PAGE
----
This 'singer's album' proves Cole’s long overdue return has been well worth the eight-year absence.
In concert, Paula Cole still sings "Where Have All the Cowboys Gone?", her signature Top 10 hit from 1997, but these days the tune is no longer the Top 40 Adult Recurrent you remember. Instead, Cole sits at the piano and shifts the song's structure a bit so it's an altogether different, introspective performance. She is not, as Joni Mitchell once famously quipped about her own songs, a "human jukebox". If she is to perform the songs everybody knows, then those songs will damn well reflect the personal changes she's undergone since first recording them.
To paraphrase that famous title, the more pressing question for the past eight years has really been, "Where has Paula Cole gone?" After her last album, Amen (1999), didn't live up to sales expectations, Cole's disillusionment with the music industry catalyzed a move to the west coast where she raised her daughter, Sky, and considered an academic career at UCLA. She left her record label and all but forswore a career in music. However, if you looked closely enough over the past couple of years, Paula Cole wasn't completely in hiding: Annie Lennox sang a wrenching version of Cole's "Hush, Hush, Hush" on Herbie Hancock's Possibilities (2005) and Cole herself appeared on Chris Botti's When I Fall in Love (2004) and To Love Again (2005). Though a record deal fell through with Columbia (Botti's label), Decca brought Paula Cole aboard and gave her the opportunity to record an album completely free of the recent trends that have shaped other artists' high-profile returns to music making (i.e. this is not a covers album or duets project). If the quality of music on Courage is any indication, Cole's long overdue comeback has been well worth the eight-year absence.
Courage is a singer's album. The most commanding instrument here is Cole's voice, one that will enchant fans all over again. Those who only know Paula Cole from the once-ubiquitous "I Don't Want to Wait" will find there's plenty more to that powerfully elastic voice than the theme to "Dawson's Creek". Courage is also cathartic. It lays bare all of Cole's spiritual and personal trials from the past decade with an impressive candor. Emerging from the ashes are a warrior woman, a temptress, a poet, and an emancipated thinker. In fact, the spirit of Courage can best be described by a line from "14", one of many well-conceived tunes Cole (co) wrote for the album: "This mighty woman's ready to explode / Fire here below the surface of my volcano".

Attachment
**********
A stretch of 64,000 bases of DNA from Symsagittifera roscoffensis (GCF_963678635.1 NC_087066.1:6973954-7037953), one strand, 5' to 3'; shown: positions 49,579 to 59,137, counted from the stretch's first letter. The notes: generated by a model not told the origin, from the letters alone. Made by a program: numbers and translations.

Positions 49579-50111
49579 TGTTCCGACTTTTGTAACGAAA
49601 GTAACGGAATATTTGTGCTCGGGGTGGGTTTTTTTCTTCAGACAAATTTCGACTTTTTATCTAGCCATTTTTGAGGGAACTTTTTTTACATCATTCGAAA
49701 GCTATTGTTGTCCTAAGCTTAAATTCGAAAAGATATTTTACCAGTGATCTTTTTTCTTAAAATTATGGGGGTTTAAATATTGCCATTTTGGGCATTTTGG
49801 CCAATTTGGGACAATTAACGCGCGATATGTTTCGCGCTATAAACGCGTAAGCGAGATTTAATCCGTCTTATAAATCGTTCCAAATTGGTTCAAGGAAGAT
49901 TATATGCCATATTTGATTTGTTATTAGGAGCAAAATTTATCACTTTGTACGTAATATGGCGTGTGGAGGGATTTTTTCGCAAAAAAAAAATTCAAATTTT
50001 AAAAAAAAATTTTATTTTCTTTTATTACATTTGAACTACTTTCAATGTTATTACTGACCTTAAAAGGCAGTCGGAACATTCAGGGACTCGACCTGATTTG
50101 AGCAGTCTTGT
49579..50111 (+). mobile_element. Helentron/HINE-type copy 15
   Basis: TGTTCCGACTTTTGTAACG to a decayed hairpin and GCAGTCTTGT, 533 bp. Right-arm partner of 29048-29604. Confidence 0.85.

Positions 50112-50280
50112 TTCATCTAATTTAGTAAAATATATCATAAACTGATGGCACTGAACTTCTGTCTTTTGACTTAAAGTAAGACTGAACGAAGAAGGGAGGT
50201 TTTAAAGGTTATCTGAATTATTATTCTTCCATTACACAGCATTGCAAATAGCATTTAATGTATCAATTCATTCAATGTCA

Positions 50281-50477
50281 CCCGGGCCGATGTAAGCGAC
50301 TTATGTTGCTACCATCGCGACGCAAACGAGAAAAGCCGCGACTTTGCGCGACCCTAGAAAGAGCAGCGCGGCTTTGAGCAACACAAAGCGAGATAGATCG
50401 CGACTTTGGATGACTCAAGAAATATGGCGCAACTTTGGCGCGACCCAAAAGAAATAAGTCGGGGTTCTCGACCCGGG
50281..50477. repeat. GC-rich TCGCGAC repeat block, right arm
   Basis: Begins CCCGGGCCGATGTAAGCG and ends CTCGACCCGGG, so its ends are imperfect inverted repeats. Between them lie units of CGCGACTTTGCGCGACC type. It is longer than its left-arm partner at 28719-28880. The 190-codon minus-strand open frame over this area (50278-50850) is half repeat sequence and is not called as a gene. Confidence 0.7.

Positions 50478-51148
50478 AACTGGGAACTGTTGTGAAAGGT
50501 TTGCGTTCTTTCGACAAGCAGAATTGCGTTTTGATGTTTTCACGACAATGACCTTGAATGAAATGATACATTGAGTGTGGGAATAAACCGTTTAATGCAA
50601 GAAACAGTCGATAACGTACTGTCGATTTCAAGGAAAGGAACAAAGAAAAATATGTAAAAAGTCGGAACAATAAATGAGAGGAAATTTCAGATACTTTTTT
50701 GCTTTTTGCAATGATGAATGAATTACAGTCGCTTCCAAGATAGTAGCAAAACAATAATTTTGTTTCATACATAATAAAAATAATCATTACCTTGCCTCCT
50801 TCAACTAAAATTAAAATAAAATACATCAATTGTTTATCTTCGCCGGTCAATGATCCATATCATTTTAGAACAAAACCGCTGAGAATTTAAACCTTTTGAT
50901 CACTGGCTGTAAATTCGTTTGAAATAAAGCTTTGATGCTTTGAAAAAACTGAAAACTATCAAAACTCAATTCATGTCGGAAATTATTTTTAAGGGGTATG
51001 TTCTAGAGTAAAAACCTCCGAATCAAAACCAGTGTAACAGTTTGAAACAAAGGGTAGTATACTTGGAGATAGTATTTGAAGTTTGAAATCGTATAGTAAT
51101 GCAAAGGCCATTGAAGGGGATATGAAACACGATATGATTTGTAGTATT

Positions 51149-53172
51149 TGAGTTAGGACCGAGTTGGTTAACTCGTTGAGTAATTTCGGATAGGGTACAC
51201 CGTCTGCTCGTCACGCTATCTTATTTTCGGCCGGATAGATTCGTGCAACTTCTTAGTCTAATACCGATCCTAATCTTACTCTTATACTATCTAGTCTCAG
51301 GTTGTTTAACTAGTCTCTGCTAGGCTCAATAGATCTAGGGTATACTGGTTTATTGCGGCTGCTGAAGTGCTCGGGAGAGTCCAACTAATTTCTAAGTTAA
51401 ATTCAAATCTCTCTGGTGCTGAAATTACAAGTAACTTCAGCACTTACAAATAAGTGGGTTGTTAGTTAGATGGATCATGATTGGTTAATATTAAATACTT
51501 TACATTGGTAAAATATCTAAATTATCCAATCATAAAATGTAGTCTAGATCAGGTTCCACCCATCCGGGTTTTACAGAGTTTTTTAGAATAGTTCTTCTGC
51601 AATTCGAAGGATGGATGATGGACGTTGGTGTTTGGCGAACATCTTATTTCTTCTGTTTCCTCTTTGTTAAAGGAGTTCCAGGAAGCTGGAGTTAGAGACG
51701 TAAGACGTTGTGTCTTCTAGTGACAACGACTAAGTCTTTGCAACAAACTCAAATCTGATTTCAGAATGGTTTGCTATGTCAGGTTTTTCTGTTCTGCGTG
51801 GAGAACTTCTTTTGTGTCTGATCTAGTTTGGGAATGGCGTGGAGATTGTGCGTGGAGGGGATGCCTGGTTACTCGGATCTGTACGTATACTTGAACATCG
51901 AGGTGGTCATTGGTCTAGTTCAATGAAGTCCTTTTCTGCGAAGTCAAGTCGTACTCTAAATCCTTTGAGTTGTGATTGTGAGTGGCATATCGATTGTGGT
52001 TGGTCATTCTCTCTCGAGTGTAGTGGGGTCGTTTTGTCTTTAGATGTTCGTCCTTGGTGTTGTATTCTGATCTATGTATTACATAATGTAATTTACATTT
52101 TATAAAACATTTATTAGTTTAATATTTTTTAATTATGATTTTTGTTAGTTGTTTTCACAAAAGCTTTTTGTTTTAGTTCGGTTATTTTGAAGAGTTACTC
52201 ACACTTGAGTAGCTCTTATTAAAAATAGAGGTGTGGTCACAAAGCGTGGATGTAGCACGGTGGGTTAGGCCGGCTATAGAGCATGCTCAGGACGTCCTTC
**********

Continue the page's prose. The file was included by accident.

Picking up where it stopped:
In the album's liner notes Cole writes, "That anyone is holding this album in their hands, reading these words, is a small miracle. It would not exist without Bobby Colomby." Producer Bobby Colomby (a founding member of Blood, Sweat and Tears) cajoled Cole back into recording. He gives her the royal treatment, enlisting an exceptional cadre of musicians including Herbie Hancock, David Foster, Ivan Lins, Chris Botti, and Paul Buchanan, but the spotlight shines brightest on the singer herself.
Cole's misty-eyed realization on "It's My Life" is the cartilage of the album's bones: "It's my life / And I am free / To live my life / The way I feel". The message may be simple, self-help 101, but anyone coming from a place of intense doubt and criticism - Cole's former manager said she would never work again - knows how the weight of those words cannot be underestimated.
In a maelstrom of critical self-reflection, Cole finds comfort on "Safe in Your Arms" and "I Wanna Kiss You". The former, co-written with Greg Phillinganes, buoyantly bounces along with a warmed reggae rhythm, while Latin percussion backs "I Wanna Kiss You", a sensual, seductive fantasy that teasingly complements the cover art of Cole's luscious red lips. "I wanna stop the conversation / I wanna kiss you / I wanna lean my body into yours", she whispers plaintively. After nearly an album's worth of songs about Cole's inner-turmoil, these two songs furnish a thematic lift to the listening experience.
A nod towards the jazzier, torch song side of Paula Cole surfaces on "Lonelytown", a tune wrapped in a cocktail-kissed piano melody played by Herbie Hancock. Her appearances on Chris Botti's albums revealed a keen understanding of traditional pop song phrasing. The appeal of "Lonelytown" suggests that an album-length immersion in this idiom would be rewarding for both performer and listeners.
It must be said, however, that Paula Cole's voice saves a couple of tracks from total schmaltz, particularly, "Hard to Be Soft" (a duet with Ivan Lins). The lyrics are too cute for their own good ("I wanna be a star / Like Marilyn Monroe / A Cinderella Fantasy / A naïve Clara Bow") and a stock samba arrangement does little to improve matters. Cole is such a skilled vocalist, though, that you can nearly forgive one or two ill-conceived ideas.
Most of the musical and lyrical ideas on Courage are triumphant. If there's any artist who deserves a second chance to alight listeners with her voice and inspire with her honesty it is Paula Cole. There's no need to ask where Paula Cole is anymore.